But sentences never really stand alone. They live in context, with meaning shaped by the writer’s or speaker’s intent, by the endless sentences that come before and those that will come after. Even a parent’s simple admonition to a toddler – “No.” – is fraught with fears and values and lessons. So, too, any utterance of “I love you.”

The best literary sentences, of course, shine on their own, with added facets of brightness when read in the greater context. “From the dancing came the dancing” is one of those sentences.

On a rhythmic level, it echoes the Book of Genesis with all those begats. I find the Bible tough going unless I read it aloud, unless I set aside all the value projections I drag with me and just read it as writing. Then a sort of music sets in, as does the growing import of each sentence layered on all the sentences that came before. The same thing happens in the long, building passages from Tim O’Brien’s title chapter in “The Things They Carried.” As he lists and lists and lists the many things that grunts carried through the jungles of Vietnam, the layers and weight and exhaustion of their burdens get picked up by the reader.

The cover of "There There" by Tommy Orange

The cover of "There There" by Tommy Orange

Tommy Orange’s entire novel, “There There,” is a build, too, but not one that travels straight forward or up. Rather than one primary character, there are 12, each with entwined but singular stories. Their stories are revealed in a maze of different geographies, and past and present scenes. All are Native American, in full or part, and all live or have lived in the urban wilds of Oakland, California. All have their own reasons for heading to a big powwow in Oakland. The specific sentence about dancing belongs to a chapter about Orvil Red Feather, a lost young man who finds tribal regalia in the back of his grandmother’s closet, puts it on and dances in secret, learning the moves by watching “You Tube.” When he finally gets to the powwow, he feels a fraud, both in the competition and among his people – until he absorbs the rhythm of the big drum and understands how he got there: “From the dancing came the dancing.”

When I reached that sentence in “There There,” I had one of those wonderful yes! moments as a reader. It is lovely all on its own, as an arrangement of a few words between punctuation and white space. It is musical, especially when read aloud. It brought all the pages I had read before into a brighter, deeper relief. You won’t find a reference to it in most of the reviews, and Orange’s title is its own worthy exploration in the hidden meaning of “known” phrases. But for me it contained the book as a whole.

Then it went another immediate step: It held up a mirror to other facets of my life – ones Tommy Orange couldn’t have had in mind because the specifics of his book are nothing like the specifics of my life. And yet they are true reflections. That sentence speaks to me of the truth of where things come from. It speaks to all those begats, whether they are about physical strength or the strength of relationships or the strength of our story craft.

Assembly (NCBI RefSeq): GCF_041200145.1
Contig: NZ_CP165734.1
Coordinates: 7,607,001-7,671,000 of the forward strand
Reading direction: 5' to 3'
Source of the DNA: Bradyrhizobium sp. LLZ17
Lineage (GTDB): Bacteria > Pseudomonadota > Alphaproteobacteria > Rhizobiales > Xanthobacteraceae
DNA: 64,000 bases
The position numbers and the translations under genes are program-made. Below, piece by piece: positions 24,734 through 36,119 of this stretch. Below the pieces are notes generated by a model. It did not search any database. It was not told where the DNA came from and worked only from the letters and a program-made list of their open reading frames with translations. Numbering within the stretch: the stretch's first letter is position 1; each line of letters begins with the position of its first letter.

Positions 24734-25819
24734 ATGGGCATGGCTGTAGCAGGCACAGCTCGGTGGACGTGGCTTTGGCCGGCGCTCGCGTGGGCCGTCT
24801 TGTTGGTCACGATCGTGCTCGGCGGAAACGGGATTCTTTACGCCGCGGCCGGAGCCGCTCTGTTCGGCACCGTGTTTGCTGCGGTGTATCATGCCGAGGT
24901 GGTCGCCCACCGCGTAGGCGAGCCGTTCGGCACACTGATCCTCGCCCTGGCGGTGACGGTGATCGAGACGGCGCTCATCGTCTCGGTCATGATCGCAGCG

How so story craft?

I urge reporters and editors to get a little wild when they brainstorm story ideas. Ideas beget more ideas. Bad ideas can lead to good ideas, crazy ones to creative ones. The key is to let the ideas run and grow and then birth new and better ideas.

Same when you’re hunting for the right word or analogy or metaphor. A reporter and I once spent three days pinging phrases back and forth until we hit on the right description for a little girl’s sweet but misshapen face.

I do a less effective version of begetting for my own writing. I thumb the dictionary, spin a carousel of possibilities in my head, type, delete, type, delete until I hit that yes! moment or run out of time. (The latter usually comes first, but that’s the biz.)

Readers intuit intent when they read the sentence we write. If they read carefully (never a guarantee) they know what came before, but not what is yet to come. At the same time, they bring themselves to our stories, whether consciously or not, just as people bring themselves to a piece of art. So when I read Orange’s simple sentence, I think of all the other aspects of life – good writing, mastery of skills, healthy habits, loving relationships, creative sparks – that are begat from versions of those same things that came before. From the running comes the strength. From the loving comes the love. From the dancing comes the dancing.

From the writing comes the writing.